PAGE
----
One of the big advantages of the football route tree is it tells you how to get where you are going.  It involves a discrete cut/movement to get open.  Five yards hard out then a 120 degree turn towards the quarter back (hitch).  Ten yards you then a 90 degree turn across the middle of the field (dig).  That is the element that I (perhaps naively) was looking for in Mike's piece and found missing.  I think I was hoping for a description of methods that Mike used to get open in different situations (with a defender fronting him, with a defender playing even, from a lateral reset, etc.).  What Mike provided really has only one (maybe two) cutting movements: a sharp change in direction at the top and another at the bottom of the trapezoid.  But that leaves a lot of different ways to get from A to B unexplained.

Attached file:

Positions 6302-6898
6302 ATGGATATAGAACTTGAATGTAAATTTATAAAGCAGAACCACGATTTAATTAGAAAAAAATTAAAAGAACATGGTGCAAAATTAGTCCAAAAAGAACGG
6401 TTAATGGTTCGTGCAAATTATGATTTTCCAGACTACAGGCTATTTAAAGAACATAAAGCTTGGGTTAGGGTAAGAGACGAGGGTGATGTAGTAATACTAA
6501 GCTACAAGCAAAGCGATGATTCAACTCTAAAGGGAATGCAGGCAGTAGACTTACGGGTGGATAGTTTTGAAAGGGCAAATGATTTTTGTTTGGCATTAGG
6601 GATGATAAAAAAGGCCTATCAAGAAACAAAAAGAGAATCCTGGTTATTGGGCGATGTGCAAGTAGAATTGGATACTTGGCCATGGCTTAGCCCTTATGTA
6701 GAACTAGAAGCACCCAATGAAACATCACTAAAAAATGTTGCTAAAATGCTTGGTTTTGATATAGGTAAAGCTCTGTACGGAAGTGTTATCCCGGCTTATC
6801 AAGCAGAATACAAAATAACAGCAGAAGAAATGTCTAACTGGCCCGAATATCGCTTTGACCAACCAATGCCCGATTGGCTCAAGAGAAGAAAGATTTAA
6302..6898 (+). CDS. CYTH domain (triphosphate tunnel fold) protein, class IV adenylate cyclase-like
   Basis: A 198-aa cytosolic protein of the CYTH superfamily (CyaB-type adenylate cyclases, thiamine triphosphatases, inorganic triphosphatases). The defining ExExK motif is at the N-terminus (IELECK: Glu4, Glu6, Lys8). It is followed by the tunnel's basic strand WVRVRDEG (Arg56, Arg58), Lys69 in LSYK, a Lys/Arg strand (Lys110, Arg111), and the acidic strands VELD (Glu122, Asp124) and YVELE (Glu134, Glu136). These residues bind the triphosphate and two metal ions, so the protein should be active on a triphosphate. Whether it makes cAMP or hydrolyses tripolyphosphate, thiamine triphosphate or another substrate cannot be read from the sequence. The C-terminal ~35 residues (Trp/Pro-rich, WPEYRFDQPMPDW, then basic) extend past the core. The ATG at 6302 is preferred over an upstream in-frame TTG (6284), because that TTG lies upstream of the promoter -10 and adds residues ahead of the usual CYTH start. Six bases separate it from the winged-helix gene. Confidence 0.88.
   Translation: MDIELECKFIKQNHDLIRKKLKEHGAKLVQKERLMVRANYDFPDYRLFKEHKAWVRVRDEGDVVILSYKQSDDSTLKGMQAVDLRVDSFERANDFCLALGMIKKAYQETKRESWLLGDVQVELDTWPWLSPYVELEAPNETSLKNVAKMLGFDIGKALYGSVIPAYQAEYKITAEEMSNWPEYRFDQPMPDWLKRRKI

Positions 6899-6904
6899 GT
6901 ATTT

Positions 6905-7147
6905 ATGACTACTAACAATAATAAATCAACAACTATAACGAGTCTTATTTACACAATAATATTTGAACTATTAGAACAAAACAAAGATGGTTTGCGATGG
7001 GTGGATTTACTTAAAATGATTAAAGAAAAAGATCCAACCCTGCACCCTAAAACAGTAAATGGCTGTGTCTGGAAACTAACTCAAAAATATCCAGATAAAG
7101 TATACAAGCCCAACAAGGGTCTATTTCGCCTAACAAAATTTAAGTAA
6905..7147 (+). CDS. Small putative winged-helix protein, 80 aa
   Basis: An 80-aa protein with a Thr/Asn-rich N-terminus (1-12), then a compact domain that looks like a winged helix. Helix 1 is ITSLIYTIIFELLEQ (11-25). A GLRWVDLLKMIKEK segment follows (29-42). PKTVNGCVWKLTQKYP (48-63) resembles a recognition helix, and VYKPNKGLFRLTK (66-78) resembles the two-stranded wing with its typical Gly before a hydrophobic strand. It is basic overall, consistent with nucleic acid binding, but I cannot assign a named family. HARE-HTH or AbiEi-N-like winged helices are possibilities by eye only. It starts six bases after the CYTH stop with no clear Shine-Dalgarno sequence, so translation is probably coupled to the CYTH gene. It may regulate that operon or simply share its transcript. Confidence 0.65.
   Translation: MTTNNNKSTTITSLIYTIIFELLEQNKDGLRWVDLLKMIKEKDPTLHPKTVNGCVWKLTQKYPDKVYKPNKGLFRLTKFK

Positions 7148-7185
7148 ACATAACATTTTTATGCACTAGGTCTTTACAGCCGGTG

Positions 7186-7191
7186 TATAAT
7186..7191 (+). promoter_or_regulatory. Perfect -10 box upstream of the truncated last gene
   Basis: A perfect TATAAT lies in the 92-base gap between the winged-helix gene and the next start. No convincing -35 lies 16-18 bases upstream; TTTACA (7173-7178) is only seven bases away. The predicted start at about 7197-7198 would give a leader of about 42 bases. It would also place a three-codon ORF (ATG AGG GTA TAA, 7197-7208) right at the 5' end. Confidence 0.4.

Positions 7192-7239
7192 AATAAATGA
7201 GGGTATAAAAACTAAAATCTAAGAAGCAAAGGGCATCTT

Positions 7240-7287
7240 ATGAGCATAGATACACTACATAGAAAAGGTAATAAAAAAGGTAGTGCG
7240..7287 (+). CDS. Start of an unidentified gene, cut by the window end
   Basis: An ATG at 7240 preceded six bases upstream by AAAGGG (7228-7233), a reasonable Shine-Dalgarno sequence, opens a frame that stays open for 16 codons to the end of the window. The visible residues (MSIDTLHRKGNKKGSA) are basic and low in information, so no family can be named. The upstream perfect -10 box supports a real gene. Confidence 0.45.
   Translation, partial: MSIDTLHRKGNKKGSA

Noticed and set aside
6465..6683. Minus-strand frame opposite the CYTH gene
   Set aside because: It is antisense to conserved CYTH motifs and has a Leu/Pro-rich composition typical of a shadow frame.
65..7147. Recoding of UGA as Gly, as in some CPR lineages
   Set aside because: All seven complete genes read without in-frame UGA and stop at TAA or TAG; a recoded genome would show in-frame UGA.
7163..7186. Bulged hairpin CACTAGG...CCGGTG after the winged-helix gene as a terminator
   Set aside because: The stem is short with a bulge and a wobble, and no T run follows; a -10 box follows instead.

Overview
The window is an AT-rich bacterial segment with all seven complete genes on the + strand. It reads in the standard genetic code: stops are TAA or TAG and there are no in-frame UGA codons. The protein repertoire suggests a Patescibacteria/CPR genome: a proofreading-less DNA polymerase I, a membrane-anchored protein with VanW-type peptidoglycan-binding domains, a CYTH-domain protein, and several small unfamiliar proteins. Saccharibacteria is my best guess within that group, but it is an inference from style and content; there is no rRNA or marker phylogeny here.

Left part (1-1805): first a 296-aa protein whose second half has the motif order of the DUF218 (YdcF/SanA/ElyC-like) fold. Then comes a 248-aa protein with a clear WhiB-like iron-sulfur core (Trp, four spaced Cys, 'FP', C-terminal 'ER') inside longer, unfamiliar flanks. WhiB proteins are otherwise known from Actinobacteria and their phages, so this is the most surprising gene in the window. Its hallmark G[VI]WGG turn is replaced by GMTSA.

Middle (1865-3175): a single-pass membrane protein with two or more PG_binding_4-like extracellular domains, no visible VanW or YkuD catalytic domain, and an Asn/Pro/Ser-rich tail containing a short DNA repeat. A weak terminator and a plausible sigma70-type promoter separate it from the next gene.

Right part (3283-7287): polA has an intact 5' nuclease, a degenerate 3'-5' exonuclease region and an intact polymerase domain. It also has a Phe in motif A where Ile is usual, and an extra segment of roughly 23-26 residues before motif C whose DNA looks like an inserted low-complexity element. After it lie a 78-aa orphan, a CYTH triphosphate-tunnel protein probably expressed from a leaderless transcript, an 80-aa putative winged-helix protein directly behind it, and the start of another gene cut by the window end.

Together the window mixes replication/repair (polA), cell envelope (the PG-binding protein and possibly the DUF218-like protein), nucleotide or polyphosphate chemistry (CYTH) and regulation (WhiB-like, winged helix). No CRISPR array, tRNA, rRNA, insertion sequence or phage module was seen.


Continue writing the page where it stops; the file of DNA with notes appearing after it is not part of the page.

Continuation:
That is one of the other values of the football route tree.  Even if a particular offense doesn't use all of the tree (the Packers love their slants but don't throw too many flats), the branches are there for everyone to learn and understand.  It establishes the language of cutting in football.  Every community has a vernacular for their cuts, but the football route tree is almost universally consistent (sure there are subtle changes between things like a go route and a fade, but there is broad agreement on post, hitch, dig, out, slant, etc.).  We currently lack a common language for how to talk about these cuts.  What is a scoo or a whoop cut?  Is it a double cut or a triple cut?